It's not often that you get to photograph a band that has meant a lot to you and had an impact on your life. When I found out that Y&F were coming all the way from Australia to a church near where I lived, I began to see what I could do to get authorization to photograph the event.
I had friends at Northview Church and a friend attending Hillsong College, and was able to secure permission to shoot photographs. I asked if I could come early to observe rehearsal and get familiar with the room, and my request was granted.
They're a group that just seems to have a lot of fun together.
I had an embarrassing moment backstage between rehearsal and the actual event.
Food was provided for the band and for all the volunteers working the event, and the band was in a different room from where I was eating. I thought, this is a chance to ask some of those questions I've had about their music, like software instrument setups or track rigs...so I mustered up the courage to wander in there. I sat down at a table where it looked like a nice conversation was mid-way. Alex Pappas, who was talking, stopped talking abruptly and looked at me. I looked behind me and saw another table of people who were clearly engaged in whatever he had previously been saying, and realized that I had come and sat directly between him and his story-telling audience. I don't remember what happened next--I think that I just apologized and got up and left.
Maybe I'll ask about that track rig next time! haha...
Anyway, showtime finally came aound and it was really fun for me to watch the process of seeing the band rehearse somewhat casually, just mic-checking, and then to see them come out on the same stage a while later with an energy that matched the anticipation in the room.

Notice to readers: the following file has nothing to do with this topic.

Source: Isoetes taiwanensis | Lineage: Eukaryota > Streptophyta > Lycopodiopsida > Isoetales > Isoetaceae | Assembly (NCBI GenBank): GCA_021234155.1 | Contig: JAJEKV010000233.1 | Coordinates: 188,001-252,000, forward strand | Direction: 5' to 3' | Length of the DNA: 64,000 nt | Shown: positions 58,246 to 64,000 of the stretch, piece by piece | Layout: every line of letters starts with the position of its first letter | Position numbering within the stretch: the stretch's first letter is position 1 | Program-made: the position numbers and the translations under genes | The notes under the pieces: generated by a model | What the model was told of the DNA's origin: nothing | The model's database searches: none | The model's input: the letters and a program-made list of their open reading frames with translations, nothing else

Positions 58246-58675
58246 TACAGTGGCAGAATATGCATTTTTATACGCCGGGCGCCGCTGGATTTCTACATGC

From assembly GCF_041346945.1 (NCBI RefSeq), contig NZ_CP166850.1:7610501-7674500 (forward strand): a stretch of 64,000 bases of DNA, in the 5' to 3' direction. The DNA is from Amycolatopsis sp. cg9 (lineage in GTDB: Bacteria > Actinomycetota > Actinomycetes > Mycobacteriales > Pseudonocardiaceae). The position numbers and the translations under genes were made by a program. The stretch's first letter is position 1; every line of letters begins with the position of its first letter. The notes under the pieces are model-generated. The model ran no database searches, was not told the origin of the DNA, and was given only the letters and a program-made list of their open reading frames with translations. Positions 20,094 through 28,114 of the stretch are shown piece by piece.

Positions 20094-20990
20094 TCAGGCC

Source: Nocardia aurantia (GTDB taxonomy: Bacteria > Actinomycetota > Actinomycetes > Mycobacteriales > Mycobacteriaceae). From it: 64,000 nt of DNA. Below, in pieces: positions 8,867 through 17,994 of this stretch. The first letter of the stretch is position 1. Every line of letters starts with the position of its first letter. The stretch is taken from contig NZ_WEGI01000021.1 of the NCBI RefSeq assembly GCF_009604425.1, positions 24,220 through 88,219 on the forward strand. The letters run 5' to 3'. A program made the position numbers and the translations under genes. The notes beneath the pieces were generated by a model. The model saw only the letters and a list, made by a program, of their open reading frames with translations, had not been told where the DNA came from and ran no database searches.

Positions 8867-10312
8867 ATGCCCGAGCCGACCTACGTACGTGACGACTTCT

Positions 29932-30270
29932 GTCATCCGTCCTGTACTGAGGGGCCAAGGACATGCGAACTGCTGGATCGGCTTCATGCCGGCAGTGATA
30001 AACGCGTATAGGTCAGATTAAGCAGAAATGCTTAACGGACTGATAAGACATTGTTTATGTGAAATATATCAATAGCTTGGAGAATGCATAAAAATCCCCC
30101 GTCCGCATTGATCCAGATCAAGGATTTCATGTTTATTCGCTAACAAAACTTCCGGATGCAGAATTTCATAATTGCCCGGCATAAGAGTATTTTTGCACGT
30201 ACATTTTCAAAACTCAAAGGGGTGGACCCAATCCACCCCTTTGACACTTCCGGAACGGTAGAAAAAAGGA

I had intended to start the evening right in front of the stage with a wide-angle for some immersive, up-close shots, but I was no match for the enthusiasm of the people who had gotten there early enough to secure close seats. As soon as the lights went down people crowded up close to the stage. I didn't feel great about trying to make people move just because I was a photographer...if I could do it over again, I'd have planted myself right in front of the stage fifteen minutes before they came out.
I took a few from where I was and then moved around to the side of the stage where I could go up on stage and see over the crowd.
Taya's joy was uncontainable and inspiring.
She was introduced to the world on Hillsong United's focused and powerful "Oceans", but when it's time to have fun she's the most energetic one on the stage.
I hustled to the back of the room and went up the stairs to the first balcony and took some shots there. Because I was shooting a band I liked it was easy for me to want to stop and stay in one place to just watch and listen for a while, but I wanted to make a concerted effort to come away with a variety of angles and types of shots.
I made my way to the other corner of the stage and was shooting video from this spot, enjoying the effect of the yellow lens flare as a moving LED would cross my camera lens every so often, when it crossed my mind that I could capture that in a photo as well.